May 5, 2015

Sea-level rise and other influences on decadal-scale salinity variability in a coastal plain estuary

by
Andrew C. Ross, Raymond G. Najjar, Ming Li, Michael E. Mann, Susan E. Ford, Brandon Katz
,
Estuarine, Coastal and Shelf Science
  • Determines the response of salinity in the Delaware Estuary to climatic variations using statistical models and long-term (1950-present) records of salinity from the U.S. Geological Surveyand the Haskin Shellfish Research Laboratory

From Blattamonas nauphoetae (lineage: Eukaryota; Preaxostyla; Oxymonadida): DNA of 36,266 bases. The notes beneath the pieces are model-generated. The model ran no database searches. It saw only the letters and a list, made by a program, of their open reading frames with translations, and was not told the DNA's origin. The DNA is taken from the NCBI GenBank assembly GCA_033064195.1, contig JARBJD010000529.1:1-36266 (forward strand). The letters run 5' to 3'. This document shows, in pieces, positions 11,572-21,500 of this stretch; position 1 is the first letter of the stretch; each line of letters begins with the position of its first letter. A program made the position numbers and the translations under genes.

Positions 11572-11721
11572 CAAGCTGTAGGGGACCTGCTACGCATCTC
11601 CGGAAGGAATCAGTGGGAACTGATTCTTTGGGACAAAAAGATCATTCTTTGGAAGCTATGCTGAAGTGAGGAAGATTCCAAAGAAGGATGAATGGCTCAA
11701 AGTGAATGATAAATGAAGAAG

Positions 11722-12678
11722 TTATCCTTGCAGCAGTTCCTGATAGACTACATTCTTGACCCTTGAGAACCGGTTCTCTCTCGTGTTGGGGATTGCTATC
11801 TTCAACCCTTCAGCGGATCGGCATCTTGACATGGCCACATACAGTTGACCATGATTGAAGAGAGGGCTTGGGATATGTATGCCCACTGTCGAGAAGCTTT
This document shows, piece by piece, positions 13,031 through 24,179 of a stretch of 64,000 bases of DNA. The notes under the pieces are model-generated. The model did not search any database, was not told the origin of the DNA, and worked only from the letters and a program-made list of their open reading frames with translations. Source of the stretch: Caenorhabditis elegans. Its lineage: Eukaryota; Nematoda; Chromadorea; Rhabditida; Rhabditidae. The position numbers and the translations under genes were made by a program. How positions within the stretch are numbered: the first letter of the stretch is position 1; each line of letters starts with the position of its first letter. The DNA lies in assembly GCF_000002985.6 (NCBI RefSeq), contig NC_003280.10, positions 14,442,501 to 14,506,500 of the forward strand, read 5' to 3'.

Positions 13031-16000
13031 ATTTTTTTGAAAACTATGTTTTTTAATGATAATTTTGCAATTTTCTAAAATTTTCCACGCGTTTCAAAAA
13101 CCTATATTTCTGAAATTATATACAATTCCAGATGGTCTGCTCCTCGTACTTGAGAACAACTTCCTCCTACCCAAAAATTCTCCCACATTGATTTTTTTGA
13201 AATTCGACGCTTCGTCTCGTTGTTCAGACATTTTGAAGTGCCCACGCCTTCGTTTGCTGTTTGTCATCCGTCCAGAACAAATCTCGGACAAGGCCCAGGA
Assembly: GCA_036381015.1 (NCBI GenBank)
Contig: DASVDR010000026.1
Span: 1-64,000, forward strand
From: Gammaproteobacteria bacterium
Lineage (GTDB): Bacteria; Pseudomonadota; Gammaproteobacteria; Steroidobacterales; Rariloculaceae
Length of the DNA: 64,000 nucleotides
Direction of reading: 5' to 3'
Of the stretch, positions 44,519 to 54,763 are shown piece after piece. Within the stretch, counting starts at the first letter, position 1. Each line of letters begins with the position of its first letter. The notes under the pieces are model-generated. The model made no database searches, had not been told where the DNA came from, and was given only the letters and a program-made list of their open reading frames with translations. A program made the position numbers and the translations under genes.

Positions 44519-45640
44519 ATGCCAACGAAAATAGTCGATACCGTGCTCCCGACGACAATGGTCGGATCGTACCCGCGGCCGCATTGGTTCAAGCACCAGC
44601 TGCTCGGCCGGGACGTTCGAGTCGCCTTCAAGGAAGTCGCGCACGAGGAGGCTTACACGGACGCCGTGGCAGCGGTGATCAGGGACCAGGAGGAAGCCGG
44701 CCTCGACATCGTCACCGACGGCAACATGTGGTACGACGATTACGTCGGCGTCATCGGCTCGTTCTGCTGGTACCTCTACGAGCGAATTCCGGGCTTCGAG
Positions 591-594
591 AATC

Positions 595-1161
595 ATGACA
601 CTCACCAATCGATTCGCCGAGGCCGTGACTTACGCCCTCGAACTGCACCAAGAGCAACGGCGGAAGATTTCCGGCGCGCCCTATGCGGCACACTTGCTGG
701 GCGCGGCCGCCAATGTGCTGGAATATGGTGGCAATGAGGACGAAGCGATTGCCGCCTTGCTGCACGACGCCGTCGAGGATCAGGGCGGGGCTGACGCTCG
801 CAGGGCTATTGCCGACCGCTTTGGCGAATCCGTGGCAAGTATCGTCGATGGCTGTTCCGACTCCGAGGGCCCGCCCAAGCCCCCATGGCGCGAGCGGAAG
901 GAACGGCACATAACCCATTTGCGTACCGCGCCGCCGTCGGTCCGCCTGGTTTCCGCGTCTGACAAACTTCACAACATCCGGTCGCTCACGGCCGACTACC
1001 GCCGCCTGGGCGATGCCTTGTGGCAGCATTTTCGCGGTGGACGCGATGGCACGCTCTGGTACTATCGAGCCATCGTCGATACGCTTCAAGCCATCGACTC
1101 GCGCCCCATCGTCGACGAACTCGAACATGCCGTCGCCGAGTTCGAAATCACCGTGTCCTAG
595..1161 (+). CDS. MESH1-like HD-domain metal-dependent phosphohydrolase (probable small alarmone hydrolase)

• Finds that several locations in the estuary show significant upward trends in salinity
  • Finds insignificant trends at locations that are normally upstream of the salt front
  • The models indicate a positive correlation between rising sea levels and increasing residual salinity, with salinity rising from 2.5 to 4.4 per meter of sea-level rise
  • These results are consistent with results from 1D and dynamical models
  • Finds that wind stress also appears to play some role in driving salinity variations, consistent with its effect on vertical mixing and Ekman transport between the estuary and the ocean
  • The results suggest that continued sea-level rise in the future will cause salinity to increase regardless of any change in streamflow